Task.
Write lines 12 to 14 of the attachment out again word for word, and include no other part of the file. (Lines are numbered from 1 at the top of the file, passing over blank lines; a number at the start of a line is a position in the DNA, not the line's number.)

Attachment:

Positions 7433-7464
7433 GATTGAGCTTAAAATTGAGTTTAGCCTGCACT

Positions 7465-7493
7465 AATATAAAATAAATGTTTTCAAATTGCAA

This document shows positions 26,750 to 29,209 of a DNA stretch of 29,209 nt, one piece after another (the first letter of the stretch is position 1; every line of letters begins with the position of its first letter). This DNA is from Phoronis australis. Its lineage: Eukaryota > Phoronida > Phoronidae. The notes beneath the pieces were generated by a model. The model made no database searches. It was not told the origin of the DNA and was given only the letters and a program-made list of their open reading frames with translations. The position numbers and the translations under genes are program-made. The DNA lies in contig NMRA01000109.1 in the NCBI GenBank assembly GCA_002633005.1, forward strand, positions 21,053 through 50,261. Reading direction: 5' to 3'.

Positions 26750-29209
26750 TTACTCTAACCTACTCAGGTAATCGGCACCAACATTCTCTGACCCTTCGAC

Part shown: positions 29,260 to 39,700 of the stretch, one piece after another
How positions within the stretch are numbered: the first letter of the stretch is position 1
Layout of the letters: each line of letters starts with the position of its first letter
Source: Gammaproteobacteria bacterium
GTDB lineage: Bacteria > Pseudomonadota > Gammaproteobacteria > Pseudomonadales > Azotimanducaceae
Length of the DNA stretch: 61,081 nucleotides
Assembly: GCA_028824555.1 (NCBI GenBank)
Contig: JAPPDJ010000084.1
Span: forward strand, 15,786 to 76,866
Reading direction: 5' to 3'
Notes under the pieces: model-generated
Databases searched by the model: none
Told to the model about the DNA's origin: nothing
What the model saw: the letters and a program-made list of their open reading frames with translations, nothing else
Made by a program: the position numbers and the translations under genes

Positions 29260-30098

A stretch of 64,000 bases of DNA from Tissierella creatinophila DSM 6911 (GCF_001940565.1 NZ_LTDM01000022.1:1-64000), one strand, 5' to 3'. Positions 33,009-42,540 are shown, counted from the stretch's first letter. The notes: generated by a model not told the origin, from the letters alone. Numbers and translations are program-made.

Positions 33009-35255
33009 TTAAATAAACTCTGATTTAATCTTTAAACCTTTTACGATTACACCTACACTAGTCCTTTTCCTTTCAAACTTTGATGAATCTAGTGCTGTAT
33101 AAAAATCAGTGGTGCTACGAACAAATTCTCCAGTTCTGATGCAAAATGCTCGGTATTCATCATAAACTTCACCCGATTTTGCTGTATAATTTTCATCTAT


GTDB lineage: Bacteria > Pseudomonadota > Gammaproteobacteria > Pseudomonadales > Azotimanducaceae
Length of the DNA stretch: 61,081 nucleotides
Assembly: GCA_028824555.1 (NCBI GenBank)